No doubt Matisse will be criticised for his decadence and 'orientalism'. He is hardly decadent by the standards of his French predecessors such as Boucher and Watteau and anyway Nice is like that. Also, what is there to object to in orientalism? These female objects look little different from those painted on the walls of the women's quarters in the princely states; no doubt they offended the good ladies of the Vicerine's Zenana Mission but why should they offend us? The reality of the burqua where even the eyes are hidden behind a grid is so hideous that nothing conjured up in a lubricious orientalist fantasy could be worse. Chuck it, Said.

Also it is not unrealistic for Matisse to use European women as his models. The old Turkish ruling class were particularly fond of buying Polish slave girls, which is why members of the Turkish elite today are so much fairer than the Anatolian masses. Likewise women engineers from Pakistan who have lived in Saudi Arabia and visited the sunless inner recesses of wealthy homes and seen the local women in a state of undress have told me enviously of how very white(gora) they were. My female English chaperone, Fardos Khan and I said nothing. I had forgotten their observation until I saw Matisse's odalisques.

The paintings of the odalisques enable one better to understand Matisse's nudes. His nudes are not so much sans culottes as déculottée. There are only a few of his nudes in this exhibition but his nudes are what Matisse is remembered for.

Next in the exhibition comes the opposite to Matisse's nudes, an entire tedious room full of clothes collected by Matisse. Women without clothes are succeeded by clothes without women. The massed traditional skirts and blouses of the exhibition feel like an East European folklore museum. No, I am not interested in knowing how the dress traditions of Plovdiv differ from those of Veliko Tarnovo. Here too is Matisse's war-time collection of haute-couture. A woman behind me said, 'gorgeous'. She was not speaking to me.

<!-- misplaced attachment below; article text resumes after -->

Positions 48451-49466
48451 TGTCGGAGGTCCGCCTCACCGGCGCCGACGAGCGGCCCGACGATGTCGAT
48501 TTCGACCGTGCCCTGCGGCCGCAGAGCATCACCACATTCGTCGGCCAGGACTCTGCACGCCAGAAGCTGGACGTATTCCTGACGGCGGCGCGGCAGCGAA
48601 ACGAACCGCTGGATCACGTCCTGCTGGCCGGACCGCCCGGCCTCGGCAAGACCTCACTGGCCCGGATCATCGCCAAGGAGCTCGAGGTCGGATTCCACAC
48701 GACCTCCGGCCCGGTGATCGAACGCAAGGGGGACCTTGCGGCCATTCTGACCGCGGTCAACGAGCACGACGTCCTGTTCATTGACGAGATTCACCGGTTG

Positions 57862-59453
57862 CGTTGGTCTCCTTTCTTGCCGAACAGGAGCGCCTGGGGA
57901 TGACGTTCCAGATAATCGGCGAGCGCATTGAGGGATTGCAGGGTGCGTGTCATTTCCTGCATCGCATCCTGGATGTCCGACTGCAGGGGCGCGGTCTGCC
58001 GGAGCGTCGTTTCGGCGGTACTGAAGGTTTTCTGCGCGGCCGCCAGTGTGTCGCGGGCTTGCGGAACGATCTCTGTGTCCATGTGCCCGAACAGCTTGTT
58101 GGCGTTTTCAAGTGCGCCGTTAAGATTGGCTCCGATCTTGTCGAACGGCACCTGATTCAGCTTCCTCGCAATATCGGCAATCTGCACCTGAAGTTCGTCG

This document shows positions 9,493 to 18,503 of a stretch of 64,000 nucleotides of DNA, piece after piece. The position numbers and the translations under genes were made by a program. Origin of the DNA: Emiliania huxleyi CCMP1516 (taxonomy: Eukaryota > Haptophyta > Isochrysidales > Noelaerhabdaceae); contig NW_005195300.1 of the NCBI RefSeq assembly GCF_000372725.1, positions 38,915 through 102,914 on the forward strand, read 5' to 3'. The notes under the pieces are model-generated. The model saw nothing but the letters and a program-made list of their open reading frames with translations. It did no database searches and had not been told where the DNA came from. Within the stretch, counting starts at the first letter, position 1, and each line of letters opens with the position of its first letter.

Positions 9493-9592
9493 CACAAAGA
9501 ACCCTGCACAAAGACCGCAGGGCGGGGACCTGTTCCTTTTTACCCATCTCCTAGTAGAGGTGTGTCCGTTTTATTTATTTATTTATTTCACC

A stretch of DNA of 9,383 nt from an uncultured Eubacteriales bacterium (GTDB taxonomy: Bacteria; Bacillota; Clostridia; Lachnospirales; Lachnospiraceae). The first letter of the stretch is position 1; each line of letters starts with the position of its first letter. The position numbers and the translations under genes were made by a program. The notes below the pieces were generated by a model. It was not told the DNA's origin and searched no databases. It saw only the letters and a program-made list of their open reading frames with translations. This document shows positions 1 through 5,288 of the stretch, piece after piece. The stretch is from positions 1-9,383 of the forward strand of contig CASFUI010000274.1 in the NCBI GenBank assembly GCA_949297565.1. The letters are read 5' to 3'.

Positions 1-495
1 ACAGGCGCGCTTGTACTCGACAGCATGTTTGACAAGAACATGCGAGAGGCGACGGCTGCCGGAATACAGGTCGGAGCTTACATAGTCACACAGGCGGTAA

Another who bore a remarkable resemblance to Miss Marple pointed at a dull brown dress and said to her companion 'very naughty'. I realised to my horror that she was referring to the fact that it buttoned, and presumably unbuttoned, all the way down the front. I did not think that women of that generation and social class thought like that and even voiced these thoughts among themselves. I felt as embarrassed as if I had being eavesdropping on a private scandal.

Matisse, however, transcends this nonsense in his Themes and Variations Series P, Woman Seated in an Armchair 1942. The clear line, the blank, (i.e. missing) oval white face framed by a hint of hair, the strained bodice, the arms of the dress merely outlined in black and white reveal the art of the master. Here in pen and ink and without any distracting pattern of curtains or tablecloths is a memorable dress, a dress without a woman.

In later life severe illness meant that Matisse had to give up many of his more physically demanding artistic pursuits. He cut out drawing, he cut out painting and eventually he cut out paper shapes. Many of them are here. In the end it really was curtains for Matisse.

Christie Davies is the author of The Strange Death of Moral Britain, Transaction 2004.


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Fascinating to have read two quite such different reviews of the same show - must say that I thought Prof. Davies review was on the money. Can't see how anyone can find frocks in an exhibition exciting.

Posted by: Jane at April 7, 2005 02:38 PM
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Why should Le Cateau be compared to towns in Lancashire or Staffordshire? Matisse sounds more like the stereotypical Yorkshireman who says "Ee, that's a nice bit o' material".

Posted by: Robert H. Olley at April 11, 2005 06:51 PM